Attacks via an Internet Explorer flaw are more common than any other hacking technique, a security firm has found.
A Microsoft Internet Explorer exploit represented the highest number of hacking attacks in the second quarter, according to figures from ScanSafe.
The London-based security company said that the No. 1 hack was Exploit.HTML.Mht, which attempts to download and install a malicious program on a computer by using a security breach in Microsoft's IE browser software. The exploit was used to target almost twice as many organizations as other exploits, ScanSafe said.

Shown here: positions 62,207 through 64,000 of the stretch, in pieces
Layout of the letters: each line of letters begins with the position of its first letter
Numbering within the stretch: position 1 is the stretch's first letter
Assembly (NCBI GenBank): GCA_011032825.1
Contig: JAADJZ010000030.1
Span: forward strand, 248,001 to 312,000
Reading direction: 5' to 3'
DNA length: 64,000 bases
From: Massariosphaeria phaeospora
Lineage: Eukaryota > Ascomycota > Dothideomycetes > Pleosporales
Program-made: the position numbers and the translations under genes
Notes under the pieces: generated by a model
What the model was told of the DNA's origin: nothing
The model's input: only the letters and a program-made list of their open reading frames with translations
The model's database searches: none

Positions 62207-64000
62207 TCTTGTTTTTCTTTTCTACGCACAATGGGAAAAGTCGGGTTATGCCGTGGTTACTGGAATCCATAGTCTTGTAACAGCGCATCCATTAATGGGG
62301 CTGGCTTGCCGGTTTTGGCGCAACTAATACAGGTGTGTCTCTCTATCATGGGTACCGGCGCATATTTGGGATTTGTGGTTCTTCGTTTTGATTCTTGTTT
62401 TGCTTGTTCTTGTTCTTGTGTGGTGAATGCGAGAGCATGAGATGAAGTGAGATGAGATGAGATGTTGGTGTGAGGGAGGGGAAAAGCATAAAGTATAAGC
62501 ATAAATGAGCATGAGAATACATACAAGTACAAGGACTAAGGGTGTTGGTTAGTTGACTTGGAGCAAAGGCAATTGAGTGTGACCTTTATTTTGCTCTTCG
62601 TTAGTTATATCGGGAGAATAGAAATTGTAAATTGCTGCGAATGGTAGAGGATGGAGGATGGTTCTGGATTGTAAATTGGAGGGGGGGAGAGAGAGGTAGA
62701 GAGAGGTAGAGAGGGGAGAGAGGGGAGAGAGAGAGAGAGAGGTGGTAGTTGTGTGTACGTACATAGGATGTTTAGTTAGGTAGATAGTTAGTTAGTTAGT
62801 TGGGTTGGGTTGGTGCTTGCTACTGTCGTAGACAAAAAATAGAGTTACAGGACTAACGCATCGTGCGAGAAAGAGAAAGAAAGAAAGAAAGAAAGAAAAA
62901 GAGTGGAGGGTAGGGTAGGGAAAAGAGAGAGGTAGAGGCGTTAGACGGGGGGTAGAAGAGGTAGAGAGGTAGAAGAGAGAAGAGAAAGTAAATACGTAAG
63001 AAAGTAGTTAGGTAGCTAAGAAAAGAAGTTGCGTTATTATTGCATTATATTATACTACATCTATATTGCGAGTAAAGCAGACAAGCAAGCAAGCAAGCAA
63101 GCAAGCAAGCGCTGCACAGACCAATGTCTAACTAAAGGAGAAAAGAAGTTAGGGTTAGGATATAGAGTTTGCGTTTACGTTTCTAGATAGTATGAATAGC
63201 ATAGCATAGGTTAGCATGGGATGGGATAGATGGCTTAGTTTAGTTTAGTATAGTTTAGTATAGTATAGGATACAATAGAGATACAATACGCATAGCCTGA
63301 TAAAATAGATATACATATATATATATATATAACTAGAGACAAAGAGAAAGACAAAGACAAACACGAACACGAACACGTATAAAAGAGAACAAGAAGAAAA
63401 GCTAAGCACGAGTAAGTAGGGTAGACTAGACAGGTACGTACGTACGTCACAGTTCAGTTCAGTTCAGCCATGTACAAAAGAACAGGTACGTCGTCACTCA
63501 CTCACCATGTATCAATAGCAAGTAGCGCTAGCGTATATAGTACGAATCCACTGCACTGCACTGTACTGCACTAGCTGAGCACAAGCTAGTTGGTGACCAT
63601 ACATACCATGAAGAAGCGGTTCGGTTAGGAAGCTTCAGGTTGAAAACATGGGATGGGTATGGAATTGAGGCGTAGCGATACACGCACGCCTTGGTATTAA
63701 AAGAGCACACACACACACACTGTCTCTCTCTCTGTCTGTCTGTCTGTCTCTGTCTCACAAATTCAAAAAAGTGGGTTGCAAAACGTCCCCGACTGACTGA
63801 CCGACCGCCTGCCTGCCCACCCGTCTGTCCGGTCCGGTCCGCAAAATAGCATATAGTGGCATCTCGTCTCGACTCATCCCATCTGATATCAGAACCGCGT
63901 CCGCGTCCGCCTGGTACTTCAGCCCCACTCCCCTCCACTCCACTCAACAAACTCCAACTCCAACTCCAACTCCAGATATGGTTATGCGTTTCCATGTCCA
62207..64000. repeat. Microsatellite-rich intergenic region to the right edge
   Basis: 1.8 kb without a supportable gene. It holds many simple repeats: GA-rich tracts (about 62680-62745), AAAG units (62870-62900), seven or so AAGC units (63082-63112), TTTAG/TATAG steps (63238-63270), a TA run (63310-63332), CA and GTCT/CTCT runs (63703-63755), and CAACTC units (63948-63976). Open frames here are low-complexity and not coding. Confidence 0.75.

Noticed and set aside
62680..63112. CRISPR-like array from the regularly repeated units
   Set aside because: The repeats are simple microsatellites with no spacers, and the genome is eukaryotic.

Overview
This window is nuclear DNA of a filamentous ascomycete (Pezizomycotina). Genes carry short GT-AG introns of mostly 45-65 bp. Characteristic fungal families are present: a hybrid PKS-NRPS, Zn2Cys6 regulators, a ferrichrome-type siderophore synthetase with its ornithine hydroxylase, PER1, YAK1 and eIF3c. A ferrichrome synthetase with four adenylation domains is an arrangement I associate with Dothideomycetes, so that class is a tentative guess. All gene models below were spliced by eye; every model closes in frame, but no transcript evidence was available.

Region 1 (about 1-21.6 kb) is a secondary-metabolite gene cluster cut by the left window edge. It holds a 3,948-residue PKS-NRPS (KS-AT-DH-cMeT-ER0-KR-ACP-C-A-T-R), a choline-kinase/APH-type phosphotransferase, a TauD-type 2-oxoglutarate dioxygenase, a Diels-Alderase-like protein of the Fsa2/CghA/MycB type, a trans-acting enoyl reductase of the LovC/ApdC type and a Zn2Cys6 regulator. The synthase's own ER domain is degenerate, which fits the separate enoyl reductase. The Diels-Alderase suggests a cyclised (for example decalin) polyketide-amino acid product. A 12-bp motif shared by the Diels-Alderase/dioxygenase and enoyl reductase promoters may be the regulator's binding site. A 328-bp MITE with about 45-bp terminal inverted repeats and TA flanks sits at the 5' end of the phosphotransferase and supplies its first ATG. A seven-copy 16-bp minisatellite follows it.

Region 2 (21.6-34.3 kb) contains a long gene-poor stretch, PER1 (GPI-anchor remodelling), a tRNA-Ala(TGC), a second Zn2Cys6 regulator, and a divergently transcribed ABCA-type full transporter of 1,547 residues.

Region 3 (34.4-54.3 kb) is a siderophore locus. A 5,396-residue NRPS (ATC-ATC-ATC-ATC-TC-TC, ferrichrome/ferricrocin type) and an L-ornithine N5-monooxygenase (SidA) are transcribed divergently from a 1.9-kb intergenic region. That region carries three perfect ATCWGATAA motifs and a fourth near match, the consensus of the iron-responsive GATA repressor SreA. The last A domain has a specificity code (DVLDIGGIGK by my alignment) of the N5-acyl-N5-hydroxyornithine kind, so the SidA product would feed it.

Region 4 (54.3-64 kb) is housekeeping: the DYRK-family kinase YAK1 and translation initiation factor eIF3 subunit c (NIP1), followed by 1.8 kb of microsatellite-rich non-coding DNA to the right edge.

"One of the things we've been surprised at is the growth rate of threats," said Roy Tuvey, director of ScanSafe. "There's been a 15 percent rise every quarter, and the threat is really rising. The first thing exploited are browser vulnerabilities."
Twenty-one percent of virus attacks occurred on Wednesdays and 6 percent at the weekend, ScanSafe found. The managed Web security company said the reason was that most viruses were launched at weekends and spread during the week.
Researchers at ScanSafe said that while Trojan horses and worms posed a significant threat, exploits accounted for 19 percent of all attacks they saw. But spyware only made up 12 percent of the total.
The company also found that 10 percent of attacks occurred on e-mail Web sites.
Dan Ilett of ZDNet UK reported from London.